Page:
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Is torque a necessary defenition?

  1. Feb 16, 2007 #1
    im going mad, is torque necessary? is there no more basic explanation using newton's laws to explain why two tangent and equal forces(which are in opposite direction along the circle) even values, with different levers would rotate in the direction of the force with the bigger level is pointing at?

    i know that if the force with the smaller lever would make it rotate it would violate the conservation of energy, since if the body moved for a certain angle, then the work of the small levered force is smaller than the work of the big levered force(same forces, different lengths along the parameter), therefor the body is supposed to slow down, yet it accelerated up... which is a contradiction to the conservation of energy.

    so can torque phenomenons be explained by other means?
     
  2. jcsd
  3. Feb 16, 2007 #2
    Can you reword your questions more clearly please? I dont really understand what your asking. :confused:
     
  4. Feb 16, 2007 #3

    radou

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    Homework Helper

    Hint: get a good textbook and read.
     
  5. Feb 16, 2007 #4
    torque is really just a useful quantity to define, as it can be frustrating to work through the math related to conservation of energy in any given torque problem, if you want I can help walk you through how to derive torque from first principles, and most importantly why its equal to the quantity F*r (for a basic definition)

    first take a look at what units torque is measured in.
     
  6. Feb 16, 2007 #5
    cool, its good to know that moment is not something as basic as force...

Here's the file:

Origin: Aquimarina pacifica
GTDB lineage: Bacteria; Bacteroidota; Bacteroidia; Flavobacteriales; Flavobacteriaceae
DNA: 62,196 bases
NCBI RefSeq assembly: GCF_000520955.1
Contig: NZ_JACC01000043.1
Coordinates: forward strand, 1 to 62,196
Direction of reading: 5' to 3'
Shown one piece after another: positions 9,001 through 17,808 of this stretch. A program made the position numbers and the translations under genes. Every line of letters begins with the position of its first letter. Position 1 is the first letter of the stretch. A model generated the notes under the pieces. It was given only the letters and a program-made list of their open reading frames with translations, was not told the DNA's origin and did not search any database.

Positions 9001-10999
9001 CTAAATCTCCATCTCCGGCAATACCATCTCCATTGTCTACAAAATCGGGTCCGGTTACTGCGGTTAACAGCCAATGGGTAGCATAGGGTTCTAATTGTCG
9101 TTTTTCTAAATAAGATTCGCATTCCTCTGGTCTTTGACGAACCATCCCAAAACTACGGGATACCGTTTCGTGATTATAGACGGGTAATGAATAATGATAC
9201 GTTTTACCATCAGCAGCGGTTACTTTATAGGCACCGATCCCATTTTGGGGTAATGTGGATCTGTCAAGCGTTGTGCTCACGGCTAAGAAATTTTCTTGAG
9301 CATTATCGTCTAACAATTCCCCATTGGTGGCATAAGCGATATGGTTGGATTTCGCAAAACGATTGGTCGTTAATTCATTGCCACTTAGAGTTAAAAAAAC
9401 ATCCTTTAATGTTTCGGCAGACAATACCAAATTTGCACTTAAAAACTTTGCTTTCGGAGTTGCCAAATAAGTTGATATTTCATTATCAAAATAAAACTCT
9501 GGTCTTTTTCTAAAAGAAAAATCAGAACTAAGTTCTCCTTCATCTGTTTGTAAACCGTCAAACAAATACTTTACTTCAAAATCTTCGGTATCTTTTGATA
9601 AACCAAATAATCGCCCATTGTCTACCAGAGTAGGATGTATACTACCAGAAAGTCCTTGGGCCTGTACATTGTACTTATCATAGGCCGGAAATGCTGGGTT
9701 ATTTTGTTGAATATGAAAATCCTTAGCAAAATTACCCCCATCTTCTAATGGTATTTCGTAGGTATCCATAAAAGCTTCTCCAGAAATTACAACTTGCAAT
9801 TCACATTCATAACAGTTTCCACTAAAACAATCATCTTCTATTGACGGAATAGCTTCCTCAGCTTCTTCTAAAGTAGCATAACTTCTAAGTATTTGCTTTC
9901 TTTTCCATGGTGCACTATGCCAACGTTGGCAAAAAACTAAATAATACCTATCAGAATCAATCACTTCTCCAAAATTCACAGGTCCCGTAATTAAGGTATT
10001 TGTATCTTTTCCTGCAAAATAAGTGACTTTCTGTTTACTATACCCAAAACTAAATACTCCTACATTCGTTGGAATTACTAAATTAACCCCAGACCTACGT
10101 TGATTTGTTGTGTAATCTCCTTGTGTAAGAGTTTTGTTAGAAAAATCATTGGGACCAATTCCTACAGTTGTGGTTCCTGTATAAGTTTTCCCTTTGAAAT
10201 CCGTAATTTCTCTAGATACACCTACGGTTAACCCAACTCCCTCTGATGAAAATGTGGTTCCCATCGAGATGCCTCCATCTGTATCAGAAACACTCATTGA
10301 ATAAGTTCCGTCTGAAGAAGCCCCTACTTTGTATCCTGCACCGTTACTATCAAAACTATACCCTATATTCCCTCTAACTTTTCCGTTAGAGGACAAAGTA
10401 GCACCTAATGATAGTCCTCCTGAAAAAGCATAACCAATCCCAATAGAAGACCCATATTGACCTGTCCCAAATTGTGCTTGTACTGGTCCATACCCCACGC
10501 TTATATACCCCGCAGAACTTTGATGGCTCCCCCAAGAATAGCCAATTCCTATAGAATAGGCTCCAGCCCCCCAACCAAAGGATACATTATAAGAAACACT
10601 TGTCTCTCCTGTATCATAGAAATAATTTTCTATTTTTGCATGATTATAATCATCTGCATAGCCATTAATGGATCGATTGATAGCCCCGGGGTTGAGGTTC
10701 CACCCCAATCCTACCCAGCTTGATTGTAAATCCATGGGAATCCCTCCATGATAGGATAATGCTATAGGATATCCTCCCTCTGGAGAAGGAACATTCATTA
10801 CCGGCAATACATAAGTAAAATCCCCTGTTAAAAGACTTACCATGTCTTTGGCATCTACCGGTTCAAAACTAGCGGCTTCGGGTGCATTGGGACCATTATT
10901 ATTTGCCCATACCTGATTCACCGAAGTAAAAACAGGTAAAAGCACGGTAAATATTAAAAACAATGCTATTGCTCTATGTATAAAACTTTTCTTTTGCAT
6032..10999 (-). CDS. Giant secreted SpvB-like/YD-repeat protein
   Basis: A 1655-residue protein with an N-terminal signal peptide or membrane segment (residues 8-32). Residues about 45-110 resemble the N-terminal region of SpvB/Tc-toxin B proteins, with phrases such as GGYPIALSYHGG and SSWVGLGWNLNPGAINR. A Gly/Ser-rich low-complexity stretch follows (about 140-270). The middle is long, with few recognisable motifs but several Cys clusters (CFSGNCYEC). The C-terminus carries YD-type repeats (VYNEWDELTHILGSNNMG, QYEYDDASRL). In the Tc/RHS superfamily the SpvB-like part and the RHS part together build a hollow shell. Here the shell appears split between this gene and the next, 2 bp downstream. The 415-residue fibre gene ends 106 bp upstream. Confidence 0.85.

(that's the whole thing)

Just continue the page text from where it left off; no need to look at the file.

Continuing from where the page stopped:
and ill think ill try to develop the equations myself(those using torque), shouldnt be to hard i think...

    bah, its quite hard to understand physics without having an organized book, my head is a mass even with the little i know..
     
  7. Feb 16, 2007 #6
    hmm if your not using a book I'm afraid you won't be able to get very far

    "the internet is a mile wide, and an inch deep"

    -somebody
     
  8. Feb 16, 2007 #7
    very true, but in some way it forces me to think more, since it "hides" a lot of information.

    i do like being fundamental when learning, though im not buying a book on mechanics since ill have one in a year when ill do a course in the open university(the books are a part of the course's payment), so it will be a waste to buy a big set of books.
    though now i just started reading feynman's lectures on physics, though it aint much fundamental i guess...
     
  9. Feb 16, 2007 #8

    Mentz114

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    Tuvia, you must have books.

    Mods , I'd like to lend Tuvia a couple of books on classical mechanics.
    I don't know what the rules say, but you may give him my email address.

    M
     
  10. Feb 16, 2007 #9
    i am very unsure if i understood you... are you talking about ebook(pdf file or something?)
     
  11. Feb 17, 2007 #10

    Mentz114

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    Gold Member

    Since I made that post, I had a look for the books in question ( Schaum "Lagrangian Mechanics" and another called "Classical Mechanics") and I can't find them. So my offer is withdrawn, sorry. They may not have been what you need in any case.

    M
     
  12. Feb 17, 2007 #11
    if you have a problem involving radial symmetry, it will be only natural to have torques. For instance, the central force problem. by going radial, you reduces one degree of freedom by noticing that net torque is zero. If you brake the radial force into x,y components, you can still solve the problem but it will be ugly and inelegant.

    things become even more complicated when you study rigid body motion. How can you consider x,y components of the intermolecular forces for each individual molecules? If you go to radial symmetry, you can assume that all internal forces are central and that saves a ton of trouble.

    And as Radou said, get a good textbook and you will see how the physics is simplified in some problems by considering torque.
     
    Last edited: Feb 17, 2007
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